Carnmoney aircraft tragedy forgotten in mists of time

THIS year marks the centenary in aviation history on Carnmoney Hill.

Lilian Bland, a grand-daughter of the Dean of Belfast, built her own plane called the Mayfly. The aircraft successfully left the ground on Carnmoney Hill with four Royal Irish Constabulary constables frantically hanging on to the wings.

She became the first woman in Ireland and possibly in the world to build and fly her own aircraft - an amazing achievement in its time and a true pioneer in aviation history.

The B-17G bomber which crashed into the Cave Hill on June 1, 1944, killing all 10 American airmen has been well documented. In fact, Sir Richard Attenborough’s blockbuster movie, ‘Closing the Ring’, starring Shirley MacLaine and Christopher Plummer, was filmed on the Cave Hill and was based on the air crash and the find of a wedding ring belonging to one of the airmen.

However, there are many people living in Newtownabbey under the shadow of Carnmoney Hill, who are not aware that a Lysander single-engined aircraft used for army co-operation work crashed on Carnmoney Hill on March 17, 1943, killing all three on board.

They were Warrant Officer BDL Gillman, aged 23 and Leading Aircraftman DE Winterton, age 20, who were both were serving in the No 1 Armament Practice Camp at RAF Aldergrove. The third man was Aircraftman 1st Class Arthur Bond Douthwaite RAF, age 22, purportedly from Tamlaght near Enniskillen. His remains are interred in Belfast City Cemetery.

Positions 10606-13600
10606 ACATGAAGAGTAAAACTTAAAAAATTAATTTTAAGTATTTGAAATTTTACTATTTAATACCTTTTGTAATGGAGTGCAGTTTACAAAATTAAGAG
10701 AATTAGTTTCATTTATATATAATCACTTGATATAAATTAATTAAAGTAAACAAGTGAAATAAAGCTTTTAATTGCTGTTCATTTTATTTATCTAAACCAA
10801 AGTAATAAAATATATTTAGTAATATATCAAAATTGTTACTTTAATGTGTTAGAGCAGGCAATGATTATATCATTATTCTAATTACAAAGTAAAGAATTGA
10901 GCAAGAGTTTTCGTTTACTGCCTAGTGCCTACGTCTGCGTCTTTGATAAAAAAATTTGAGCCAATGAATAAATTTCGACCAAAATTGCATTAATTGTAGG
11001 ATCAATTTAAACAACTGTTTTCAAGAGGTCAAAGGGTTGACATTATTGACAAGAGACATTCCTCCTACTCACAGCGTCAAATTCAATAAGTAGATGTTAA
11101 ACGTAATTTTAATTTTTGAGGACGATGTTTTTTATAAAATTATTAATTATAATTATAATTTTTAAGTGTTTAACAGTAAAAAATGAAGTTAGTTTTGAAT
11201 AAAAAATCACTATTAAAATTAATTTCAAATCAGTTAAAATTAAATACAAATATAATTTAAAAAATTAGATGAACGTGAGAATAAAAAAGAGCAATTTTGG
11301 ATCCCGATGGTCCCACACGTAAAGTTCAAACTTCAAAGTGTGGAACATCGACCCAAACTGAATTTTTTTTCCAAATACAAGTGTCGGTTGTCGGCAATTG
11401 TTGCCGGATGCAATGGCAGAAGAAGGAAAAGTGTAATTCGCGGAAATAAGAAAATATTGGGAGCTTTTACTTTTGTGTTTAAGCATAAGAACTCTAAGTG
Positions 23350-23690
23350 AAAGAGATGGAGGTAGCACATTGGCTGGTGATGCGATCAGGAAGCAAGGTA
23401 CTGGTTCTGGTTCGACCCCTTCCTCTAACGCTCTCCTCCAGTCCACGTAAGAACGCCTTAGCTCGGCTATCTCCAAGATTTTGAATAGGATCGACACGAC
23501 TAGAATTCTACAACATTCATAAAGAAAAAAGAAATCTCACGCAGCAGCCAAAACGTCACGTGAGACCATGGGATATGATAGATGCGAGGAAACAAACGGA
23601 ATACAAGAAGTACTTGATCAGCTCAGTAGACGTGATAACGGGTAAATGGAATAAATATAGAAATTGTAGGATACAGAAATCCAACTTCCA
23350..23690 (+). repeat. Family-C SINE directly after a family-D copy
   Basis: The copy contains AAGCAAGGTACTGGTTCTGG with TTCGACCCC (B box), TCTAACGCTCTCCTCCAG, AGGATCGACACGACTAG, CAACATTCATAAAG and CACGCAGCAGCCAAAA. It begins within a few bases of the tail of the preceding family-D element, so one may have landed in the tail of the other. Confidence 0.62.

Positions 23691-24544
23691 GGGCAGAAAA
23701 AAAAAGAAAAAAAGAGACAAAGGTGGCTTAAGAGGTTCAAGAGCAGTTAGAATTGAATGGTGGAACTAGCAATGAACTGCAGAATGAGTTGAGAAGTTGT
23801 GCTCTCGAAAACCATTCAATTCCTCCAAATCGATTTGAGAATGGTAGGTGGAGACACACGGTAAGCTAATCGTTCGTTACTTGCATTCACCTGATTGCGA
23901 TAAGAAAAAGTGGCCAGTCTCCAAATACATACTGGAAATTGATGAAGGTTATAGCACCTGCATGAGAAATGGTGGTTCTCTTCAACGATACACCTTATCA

The aircraft was flying to the Aldergrove camp and the weather on that day was reportedly bad, but whether that was the contributing factor for the aircraft to come down will remain a mystery.

Carnmoney Hill nature reserve, which is looked after by the Woodland Trust, offers delightful walks through well-maintained leafy lanes. Providing a natural habitat for wildlife and a not too arduous climb to the summit, it provides magnificent views across the borough of Newtownabbey and beyond.

Brian Ramsey, Hill Warden, said it would be an appropriate gesture if either the Woodland Trust or Newtownabbey Council would erect a memorial at the crash site to honour those who lost their lives, as well as marking the links with Lilian Bland.

“People are always interested in local history and I do feel that information on Lilian Bland’s pioneering achievement should be on display in the park,” he added.